"By the end of the 22nd century mankind has pulled itself up by its bootstraps. The wars and political disputes that were so common throughout the 21st century are long behind us, and man has finally taken responsibility for his own actions. The Earth in 2200 is very different from the one we worried about in 2014 - environmental, social and humanitarian crises are a thing of the past, and things have been that way for nearly 50 years. But in 2202 a new threat emerges.

Terrorist activity surfaces on several continents. At first the world governments deal with them quietly, without any real public awareness but the activity becomes better and better co-ordinated and more widespread. Soon the Continental senates decide to take action, and they invest vast amounts of resources into forming Storm Force - an organisation designed specifically to investigate and neutralise this new threat.

Supplied with the most advanced technology available Storm Force begin operation Firestorm to bring down the terrorist group known as Black Orchid. But as the 9th division of Storm Force (SF9) begin to make progress, they discover that Black Orchid is only a very small part of the picture, and that they themselves have had to make an impossible choice..."

Yeah, it's keeping most of the common tropes from UFO, Captain Scarlet and Stingray, but as Jamie Anderson has stated many times, the production crew is keeping the spirit of past successes close to heart. This is to say nothing of the production team itself. A few major names like Steve Begg are already attached, many co-workers from past Anderson shows putting in an appearance and voice actors range from Nicholas Briggs to other Anderson familiars. Those already slated for appearances as major characters and cameos are Nick Tate (Space 1999) and both Shane Rimmer and Matt Zimmerman (Scott and Alan Tracy, Thunderbirds).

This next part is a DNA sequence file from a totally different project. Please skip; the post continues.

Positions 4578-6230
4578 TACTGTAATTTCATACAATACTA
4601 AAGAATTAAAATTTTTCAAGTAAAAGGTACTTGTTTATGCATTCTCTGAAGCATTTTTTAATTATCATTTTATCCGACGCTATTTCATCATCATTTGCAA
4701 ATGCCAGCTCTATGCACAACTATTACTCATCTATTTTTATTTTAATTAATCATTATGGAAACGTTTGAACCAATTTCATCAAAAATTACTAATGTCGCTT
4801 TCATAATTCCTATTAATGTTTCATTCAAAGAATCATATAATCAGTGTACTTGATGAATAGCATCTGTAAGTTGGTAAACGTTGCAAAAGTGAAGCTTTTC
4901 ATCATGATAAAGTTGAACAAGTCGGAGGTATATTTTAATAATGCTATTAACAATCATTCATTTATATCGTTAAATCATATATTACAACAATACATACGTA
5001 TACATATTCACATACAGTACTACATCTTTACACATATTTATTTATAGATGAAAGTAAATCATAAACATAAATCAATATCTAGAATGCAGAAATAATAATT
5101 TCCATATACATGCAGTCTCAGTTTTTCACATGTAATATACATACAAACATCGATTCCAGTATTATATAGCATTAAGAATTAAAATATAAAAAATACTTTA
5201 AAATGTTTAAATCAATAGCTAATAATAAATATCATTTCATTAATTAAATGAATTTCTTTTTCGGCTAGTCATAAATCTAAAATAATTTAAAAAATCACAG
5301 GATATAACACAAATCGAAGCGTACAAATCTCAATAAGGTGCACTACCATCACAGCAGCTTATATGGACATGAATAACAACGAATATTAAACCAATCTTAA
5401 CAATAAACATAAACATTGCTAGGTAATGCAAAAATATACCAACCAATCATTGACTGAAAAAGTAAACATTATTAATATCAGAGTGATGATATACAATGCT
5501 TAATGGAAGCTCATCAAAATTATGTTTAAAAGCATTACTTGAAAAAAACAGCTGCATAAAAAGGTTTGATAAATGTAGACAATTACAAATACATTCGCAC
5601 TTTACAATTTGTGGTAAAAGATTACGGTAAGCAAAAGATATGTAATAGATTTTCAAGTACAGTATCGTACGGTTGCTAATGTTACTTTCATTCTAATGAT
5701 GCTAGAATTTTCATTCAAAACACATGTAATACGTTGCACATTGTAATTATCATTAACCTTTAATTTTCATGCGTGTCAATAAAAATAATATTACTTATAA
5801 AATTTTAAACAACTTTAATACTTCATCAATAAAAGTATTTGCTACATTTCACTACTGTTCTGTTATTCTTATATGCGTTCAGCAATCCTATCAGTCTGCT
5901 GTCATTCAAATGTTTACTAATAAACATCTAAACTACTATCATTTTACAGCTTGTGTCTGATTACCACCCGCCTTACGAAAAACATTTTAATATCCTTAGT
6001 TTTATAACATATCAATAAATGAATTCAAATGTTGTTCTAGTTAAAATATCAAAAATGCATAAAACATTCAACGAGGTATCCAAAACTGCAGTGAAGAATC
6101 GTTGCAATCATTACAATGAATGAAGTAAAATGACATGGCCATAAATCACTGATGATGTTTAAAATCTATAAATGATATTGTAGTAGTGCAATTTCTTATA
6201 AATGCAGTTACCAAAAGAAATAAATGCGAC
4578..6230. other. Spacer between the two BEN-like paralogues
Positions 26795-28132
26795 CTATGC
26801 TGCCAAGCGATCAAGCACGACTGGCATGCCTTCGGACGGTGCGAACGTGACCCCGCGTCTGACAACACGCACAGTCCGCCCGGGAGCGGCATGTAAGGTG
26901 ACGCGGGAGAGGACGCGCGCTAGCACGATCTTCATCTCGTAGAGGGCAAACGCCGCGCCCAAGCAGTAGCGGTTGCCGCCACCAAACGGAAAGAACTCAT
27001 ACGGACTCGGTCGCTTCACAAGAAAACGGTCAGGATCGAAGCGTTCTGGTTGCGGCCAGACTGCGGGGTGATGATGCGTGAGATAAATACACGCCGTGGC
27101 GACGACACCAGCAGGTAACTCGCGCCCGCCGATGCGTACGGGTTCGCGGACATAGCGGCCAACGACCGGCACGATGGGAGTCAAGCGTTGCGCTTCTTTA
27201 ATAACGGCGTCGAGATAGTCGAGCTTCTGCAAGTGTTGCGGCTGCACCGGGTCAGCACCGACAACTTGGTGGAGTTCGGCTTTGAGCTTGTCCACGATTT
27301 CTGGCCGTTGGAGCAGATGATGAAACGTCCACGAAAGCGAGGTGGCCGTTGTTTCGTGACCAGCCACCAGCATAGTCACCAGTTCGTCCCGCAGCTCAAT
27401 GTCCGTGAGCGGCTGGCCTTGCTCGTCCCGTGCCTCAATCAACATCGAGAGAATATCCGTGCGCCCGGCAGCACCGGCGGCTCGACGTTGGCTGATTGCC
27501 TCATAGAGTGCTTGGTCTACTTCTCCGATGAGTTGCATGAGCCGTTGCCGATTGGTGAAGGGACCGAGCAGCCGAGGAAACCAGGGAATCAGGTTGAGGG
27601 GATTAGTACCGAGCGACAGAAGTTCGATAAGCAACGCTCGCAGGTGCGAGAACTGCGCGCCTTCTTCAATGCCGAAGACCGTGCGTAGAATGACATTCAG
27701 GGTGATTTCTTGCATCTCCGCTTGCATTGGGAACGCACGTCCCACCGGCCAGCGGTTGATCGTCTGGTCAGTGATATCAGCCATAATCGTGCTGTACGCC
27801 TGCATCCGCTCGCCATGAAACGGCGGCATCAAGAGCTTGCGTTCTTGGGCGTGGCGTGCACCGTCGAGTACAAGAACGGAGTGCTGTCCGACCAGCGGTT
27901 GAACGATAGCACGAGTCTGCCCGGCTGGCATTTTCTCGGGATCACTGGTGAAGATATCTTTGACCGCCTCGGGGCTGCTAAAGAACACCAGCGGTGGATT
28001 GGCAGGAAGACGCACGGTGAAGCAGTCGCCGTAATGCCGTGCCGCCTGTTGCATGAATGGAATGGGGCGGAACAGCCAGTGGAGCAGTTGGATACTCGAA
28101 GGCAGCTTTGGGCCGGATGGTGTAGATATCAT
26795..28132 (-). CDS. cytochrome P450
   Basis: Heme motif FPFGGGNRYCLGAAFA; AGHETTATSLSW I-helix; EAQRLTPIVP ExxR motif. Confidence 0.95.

The production is being transparent with its audience, knows exactly who to target and it has been met with great success so far. This said, there are a few notable issues which people might want to be aware of. The foremost among these is the designs of the puppets themselves, which are something of a departure from past creations. While they have the same proportions, the hair has been sculpted into their heads rather than using fake hair in the manner of older series. It's hard to tell how this will shape out on the whole, but both it and the eyes do give them an unusual look. A few people have noted this to be uncanny valley-esque but that's really down to individual opinion.